Katherine Tegen Books, 2015
Source: E-Galley, Library
Audience: Older Teens
Sadie, Darcy, and Rosanna are living together in New York City the summer before their freshman year of college begins. With no parents, no rules, and an entire city to explore, these three girls are on the verge of the best summer of their lives.
Sadie is a native New Yorker. She is hopeful, romantic, and an eternal optimist who is ready to find her soul mate. Then she meets her dream boy: cute, funny, and quirky in all the right ways. The chemistry between them is unreal. Could he be the one?
Darcy is a free spirit from SoCal with rebellious tendencies and unlimited financial resources. Moving to New York City is just another adventure for her. Darcy wants this summer to be all about boy adventures—nothing serious. But how much fun is too much?
Rosanna leaves Chicago for NYC so she can put her past behind her and reinvent herself. The only thing standing in her way is the grand total of seventy-three cents she has saved. Then she meets a guy who wants to show her the glamorous side of New York—a side that she would never get to experience on her own. If Rosanna doesn't resist, she may find herself in city love.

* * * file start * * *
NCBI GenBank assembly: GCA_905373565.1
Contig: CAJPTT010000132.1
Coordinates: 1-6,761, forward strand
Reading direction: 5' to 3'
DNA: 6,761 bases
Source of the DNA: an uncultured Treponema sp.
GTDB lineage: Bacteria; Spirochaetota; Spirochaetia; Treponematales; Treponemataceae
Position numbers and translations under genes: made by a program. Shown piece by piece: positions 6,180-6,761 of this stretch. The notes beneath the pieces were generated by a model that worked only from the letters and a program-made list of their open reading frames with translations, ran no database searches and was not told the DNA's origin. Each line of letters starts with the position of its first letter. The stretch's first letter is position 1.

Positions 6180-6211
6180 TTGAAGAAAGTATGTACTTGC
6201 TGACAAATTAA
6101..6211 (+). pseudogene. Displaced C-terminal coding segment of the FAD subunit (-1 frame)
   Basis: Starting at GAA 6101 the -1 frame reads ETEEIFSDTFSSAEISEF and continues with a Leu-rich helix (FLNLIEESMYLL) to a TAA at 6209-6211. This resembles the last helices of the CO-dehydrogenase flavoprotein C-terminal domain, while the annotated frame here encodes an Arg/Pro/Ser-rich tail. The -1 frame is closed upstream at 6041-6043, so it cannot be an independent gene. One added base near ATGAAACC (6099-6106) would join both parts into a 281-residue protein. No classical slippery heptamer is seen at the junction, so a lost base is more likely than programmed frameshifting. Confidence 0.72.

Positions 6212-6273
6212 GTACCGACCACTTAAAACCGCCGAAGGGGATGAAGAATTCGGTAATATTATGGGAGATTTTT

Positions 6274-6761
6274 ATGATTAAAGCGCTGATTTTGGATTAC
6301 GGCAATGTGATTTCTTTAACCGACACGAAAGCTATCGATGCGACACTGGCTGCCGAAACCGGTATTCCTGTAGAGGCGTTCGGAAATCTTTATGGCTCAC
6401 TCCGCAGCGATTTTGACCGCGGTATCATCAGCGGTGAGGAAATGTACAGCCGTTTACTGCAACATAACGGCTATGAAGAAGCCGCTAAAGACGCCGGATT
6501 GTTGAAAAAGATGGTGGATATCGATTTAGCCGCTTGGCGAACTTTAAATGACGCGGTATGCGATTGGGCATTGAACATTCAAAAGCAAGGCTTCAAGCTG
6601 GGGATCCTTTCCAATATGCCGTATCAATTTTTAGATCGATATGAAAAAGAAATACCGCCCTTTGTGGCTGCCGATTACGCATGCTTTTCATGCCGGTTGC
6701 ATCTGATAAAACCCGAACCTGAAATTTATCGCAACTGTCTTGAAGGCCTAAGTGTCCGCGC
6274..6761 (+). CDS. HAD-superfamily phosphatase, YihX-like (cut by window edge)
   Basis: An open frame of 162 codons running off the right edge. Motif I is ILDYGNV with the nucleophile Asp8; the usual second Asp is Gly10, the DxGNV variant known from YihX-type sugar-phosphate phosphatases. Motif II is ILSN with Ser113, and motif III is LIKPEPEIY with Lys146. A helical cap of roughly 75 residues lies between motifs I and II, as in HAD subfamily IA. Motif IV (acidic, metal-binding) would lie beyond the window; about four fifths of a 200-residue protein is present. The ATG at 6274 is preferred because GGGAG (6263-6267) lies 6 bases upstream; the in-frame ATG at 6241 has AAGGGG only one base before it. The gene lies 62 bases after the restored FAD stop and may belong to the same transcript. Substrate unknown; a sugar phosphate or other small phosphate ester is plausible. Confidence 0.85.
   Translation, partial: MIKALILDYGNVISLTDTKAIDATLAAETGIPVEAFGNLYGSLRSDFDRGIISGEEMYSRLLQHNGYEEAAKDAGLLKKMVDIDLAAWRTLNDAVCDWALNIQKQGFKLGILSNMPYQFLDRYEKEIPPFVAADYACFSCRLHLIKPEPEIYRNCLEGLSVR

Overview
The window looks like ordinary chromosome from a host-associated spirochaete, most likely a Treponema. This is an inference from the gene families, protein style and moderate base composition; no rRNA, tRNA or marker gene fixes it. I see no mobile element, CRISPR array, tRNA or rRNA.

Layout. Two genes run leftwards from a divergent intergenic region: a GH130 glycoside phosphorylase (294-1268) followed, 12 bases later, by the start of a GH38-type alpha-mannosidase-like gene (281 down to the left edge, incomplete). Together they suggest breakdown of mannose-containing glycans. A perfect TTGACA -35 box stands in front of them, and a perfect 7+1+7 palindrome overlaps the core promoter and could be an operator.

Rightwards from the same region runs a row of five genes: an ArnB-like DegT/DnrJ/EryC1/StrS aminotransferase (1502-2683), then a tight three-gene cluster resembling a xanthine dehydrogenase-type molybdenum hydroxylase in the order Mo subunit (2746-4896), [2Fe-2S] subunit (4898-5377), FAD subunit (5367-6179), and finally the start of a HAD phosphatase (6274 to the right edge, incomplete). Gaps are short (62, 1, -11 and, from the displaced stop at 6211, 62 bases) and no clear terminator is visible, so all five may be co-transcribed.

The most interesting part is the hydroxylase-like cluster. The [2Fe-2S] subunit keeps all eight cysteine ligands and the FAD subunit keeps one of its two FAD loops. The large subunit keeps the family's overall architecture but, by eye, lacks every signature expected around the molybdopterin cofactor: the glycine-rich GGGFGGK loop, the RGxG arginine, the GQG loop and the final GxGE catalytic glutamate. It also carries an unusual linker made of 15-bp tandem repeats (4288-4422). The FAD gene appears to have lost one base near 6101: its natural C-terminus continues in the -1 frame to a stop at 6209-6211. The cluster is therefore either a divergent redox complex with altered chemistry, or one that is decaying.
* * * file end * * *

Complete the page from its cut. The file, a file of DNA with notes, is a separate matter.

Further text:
Told from alternating points of view, City Love captures the moments in each girl's life when everything is thrilling, amazing, and terrifying all at once . . . in a way it will never be again.
Well, nuts. I raced to read City Love so I could review the sequel via E-Galley, and I failed. The E-Galley EXPIRED. Oh, a book bloggers worst nightmare!
So at first the narration in the novel absolutely drove me crazy. I think it was too accurately reflecting teen girls’ voices. Once I got used to that, it was ok. I got the feeling that City Love was Susane Colasanti’s love letter to New York City. Additionally, the romance was a little too swoony and too easy. Overall, I would describe it as syrupy. While a grown woman (I suppose that’s what I am, even though it doesn’t feel like that) found it unrealistic and annoying, I think teen girls would love it. Honestly, I think it was written more for older teens, judging by the age of the characters and some of the content, but I have a feeling that younger teens would love it more. Basically, there’s a romantic storyline for almost every type of romance in this book. At the end, reality did come crashing down a little bit, but not so much that it would ruin the story for readers.
In general, I liked it well enough, and I’ll probably read the sequel, but teen girls really are the audience for City Love.